Ketchikan is a very cute and picturesque town. We did the Bering Sea crab fisherman's tour. They did a great job, despite truly terrible weather. The tour was much more interesting than I thought it would be.
After the tour we did a little shopping and had lunch at a seafood cafe in one of the bigger buildings near the dock. The four of us shared a seafood platter which was wonderful - so good to try the crab legs after seeing how they are caught and they were really yummy.
Juneau is a very pretty town, quite small for a State capital and we were surprised there is no road access, so the only way in or out is by air or sea.
We took the bus to the Mendenhall Glacier, at $14.00 return. The visitor's centre was OK, the highlight was the walk to the waterfall that is just across from the glacier. It's an easy walk, and very beautiful.
After the walk we found an internet cafe where we caught up on emails and news generally.
Then we had dinner at a restaurant called Zephyr which was fantastic.
Skagway is a cute historical town, of all the Alaskan ports we visited it had the most intact streetscape. Sadly our bushwalking tour was cancelled due to weather and as a second option we took the White Pass railway, which was great, beautiful scenery, I just hadn't wanted to sit for another three hours after being on the ship.
We also did a free walking tour of the historical sites that was organised through the tourist info centre next to the museum. This was very interesting.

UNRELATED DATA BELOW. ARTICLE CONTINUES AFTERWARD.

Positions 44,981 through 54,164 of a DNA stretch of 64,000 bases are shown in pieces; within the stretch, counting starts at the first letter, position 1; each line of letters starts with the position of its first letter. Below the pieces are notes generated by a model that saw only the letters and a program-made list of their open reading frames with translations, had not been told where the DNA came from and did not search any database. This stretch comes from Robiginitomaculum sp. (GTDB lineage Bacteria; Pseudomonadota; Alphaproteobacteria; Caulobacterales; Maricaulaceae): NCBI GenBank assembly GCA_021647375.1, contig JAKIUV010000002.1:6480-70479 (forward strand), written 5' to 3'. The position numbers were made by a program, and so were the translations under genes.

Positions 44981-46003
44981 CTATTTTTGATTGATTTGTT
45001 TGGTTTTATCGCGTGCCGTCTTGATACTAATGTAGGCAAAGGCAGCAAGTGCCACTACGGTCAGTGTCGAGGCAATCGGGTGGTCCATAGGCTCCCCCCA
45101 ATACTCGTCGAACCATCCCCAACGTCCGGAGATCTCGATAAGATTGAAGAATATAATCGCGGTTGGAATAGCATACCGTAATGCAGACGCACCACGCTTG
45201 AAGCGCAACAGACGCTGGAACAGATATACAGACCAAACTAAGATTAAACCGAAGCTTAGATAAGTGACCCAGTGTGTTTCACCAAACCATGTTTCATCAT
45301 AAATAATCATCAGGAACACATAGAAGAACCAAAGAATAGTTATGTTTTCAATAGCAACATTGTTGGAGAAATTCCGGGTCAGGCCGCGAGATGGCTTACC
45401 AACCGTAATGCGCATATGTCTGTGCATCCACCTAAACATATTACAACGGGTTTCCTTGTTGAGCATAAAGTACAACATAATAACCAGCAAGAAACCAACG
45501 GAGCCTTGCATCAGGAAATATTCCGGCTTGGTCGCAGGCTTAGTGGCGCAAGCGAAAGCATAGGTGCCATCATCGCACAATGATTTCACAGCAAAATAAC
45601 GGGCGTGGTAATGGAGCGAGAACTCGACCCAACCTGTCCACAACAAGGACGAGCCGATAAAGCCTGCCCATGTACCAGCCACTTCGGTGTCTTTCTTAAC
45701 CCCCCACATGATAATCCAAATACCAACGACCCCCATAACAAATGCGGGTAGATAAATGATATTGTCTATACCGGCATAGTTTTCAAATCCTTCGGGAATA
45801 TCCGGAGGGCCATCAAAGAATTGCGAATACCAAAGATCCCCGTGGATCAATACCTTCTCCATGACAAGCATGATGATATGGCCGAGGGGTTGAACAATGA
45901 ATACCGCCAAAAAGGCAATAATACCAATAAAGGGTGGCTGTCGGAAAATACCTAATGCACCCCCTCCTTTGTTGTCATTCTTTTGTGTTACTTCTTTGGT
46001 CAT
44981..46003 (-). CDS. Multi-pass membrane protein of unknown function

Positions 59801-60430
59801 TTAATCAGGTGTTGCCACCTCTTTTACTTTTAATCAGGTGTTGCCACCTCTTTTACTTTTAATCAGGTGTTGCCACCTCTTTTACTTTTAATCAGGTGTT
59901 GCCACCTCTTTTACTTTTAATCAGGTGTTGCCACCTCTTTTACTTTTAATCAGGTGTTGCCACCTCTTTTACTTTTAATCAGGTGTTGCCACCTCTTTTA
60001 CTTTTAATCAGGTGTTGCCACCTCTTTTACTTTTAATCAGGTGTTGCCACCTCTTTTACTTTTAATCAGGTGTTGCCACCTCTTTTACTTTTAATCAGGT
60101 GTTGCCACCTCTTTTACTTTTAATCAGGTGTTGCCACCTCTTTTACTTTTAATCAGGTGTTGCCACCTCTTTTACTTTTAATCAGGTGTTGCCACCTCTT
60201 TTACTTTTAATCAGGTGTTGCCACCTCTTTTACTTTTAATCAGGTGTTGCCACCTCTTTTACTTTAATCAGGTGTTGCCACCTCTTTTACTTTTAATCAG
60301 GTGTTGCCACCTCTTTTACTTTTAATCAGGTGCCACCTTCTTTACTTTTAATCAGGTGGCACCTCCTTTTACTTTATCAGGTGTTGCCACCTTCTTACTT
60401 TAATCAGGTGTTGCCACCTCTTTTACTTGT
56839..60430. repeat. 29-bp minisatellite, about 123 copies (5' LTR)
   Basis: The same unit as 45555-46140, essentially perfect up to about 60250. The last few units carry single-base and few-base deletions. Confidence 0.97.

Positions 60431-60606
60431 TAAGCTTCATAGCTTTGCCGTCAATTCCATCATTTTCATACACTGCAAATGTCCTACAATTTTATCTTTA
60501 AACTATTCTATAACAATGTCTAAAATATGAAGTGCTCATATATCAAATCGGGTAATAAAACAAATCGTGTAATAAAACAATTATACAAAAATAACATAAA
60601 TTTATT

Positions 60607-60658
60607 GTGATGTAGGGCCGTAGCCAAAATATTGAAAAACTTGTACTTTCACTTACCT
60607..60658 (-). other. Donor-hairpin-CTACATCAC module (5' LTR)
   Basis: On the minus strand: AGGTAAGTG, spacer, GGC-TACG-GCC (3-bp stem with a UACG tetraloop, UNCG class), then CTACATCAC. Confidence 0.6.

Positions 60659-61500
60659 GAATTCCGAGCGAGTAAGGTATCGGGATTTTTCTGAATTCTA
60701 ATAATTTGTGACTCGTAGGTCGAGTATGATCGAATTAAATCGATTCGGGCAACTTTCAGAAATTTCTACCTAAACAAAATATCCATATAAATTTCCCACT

The shopping was mostly jewellery stores and souvenirs (just like Ketchikan and Juneau) but we did find an interesting old wares shop where I found the best bargain of our trip - original 1902 postcards of Skagway and surrounds at $2 each.
We had lunch at the Red Onion, in a building that used to be a brothel. The waitresses are dressed up as Gold Rush era prostitutes (think 19th century version of Hooters). The food was surprisingly good given the gimmicky surroundings.
I had read a lot of complaints about Prince Rupert, that there's not much there. It's a working port town and not as geared to tourists as the other Alaskan ports. Personally, I see this as a good thing.
We did a kayaking tour and were blessed with a sunny windless day. The kayaking was really beautiful, on water that was like glass. A couple of locals had come down to join the group and we had a very long conversation with one of them that was extremely interesting.
The guides caught some crabs and headed back to shore to barbecue them - gosh there is nothing as yummy as freshly caught seafood. Then on the way back to the ship the guide drove us all over the town and talked a lot about various local issues.
If the weather had not been so good I can see that Prince Rupert doesn't have much to do but our experience was wholly positive.